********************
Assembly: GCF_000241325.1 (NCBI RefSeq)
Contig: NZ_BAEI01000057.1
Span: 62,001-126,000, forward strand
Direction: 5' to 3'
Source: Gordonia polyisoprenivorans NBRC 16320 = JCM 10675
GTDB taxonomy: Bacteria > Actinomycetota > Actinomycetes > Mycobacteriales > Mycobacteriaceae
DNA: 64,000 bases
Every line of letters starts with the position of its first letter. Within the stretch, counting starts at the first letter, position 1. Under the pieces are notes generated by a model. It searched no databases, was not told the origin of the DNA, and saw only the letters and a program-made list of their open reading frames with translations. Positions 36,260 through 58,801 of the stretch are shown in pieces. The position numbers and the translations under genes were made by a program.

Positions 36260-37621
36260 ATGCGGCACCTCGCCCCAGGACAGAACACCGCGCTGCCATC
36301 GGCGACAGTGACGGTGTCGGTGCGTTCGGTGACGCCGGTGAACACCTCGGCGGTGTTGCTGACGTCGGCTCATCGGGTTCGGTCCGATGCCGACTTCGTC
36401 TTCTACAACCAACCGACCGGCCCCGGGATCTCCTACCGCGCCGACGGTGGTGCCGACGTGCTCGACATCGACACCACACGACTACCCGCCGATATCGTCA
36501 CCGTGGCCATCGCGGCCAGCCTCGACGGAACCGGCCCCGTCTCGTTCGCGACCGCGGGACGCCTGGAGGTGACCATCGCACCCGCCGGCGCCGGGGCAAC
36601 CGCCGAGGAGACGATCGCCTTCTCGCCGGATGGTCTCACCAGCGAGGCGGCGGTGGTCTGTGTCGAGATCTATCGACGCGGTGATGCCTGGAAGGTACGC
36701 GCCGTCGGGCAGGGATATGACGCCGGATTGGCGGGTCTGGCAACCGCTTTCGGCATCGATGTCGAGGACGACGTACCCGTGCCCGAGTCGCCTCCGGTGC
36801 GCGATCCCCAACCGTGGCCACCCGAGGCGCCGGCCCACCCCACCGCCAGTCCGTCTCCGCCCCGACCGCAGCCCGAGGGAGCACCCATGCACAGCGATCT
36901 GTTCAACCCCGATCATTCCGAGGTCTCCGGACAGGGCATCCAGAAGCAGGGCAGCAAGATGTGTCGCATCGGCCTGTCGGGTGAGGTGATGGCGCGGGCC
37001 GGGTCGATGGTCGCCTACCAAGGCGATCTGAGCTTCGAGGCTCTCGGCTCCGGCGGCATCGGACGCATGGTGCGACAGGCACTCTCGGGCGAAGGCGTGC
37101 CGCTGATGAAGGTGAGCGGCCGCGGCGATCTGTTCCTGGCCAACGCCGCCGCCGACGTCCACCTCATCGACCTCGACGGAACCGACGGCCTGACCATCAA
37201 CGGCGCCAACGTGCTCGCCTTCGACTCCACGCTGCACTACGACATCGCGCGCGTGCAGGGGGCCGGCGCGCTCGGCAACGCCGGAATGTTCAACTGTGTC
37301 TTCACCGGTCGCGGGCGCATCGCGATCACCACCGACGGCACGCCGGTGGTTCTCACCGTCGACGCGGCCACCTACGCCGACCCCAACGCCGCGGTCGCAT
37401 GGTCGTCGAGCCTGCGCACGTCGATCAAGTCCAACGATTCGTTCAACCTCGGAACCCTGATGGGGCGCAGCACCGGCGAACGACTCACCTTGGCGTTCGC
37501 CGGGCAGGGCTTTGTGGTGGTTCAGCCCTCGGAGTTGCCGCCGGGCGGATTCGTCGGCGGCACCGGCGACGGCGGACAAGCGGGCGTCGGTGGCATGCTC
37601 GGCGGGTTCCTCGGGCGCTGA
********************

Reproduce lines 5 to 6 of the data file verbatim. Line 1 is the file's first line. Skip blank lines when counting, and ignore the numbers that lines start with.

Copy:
Source: Gordonia polyisoprenivorans NBRC 16320 = JCM 10675
GTDB taxonomy: Bacteria > Actinomycetota > Actinomycetes > Mycobacteriales > Mycobacteriaceae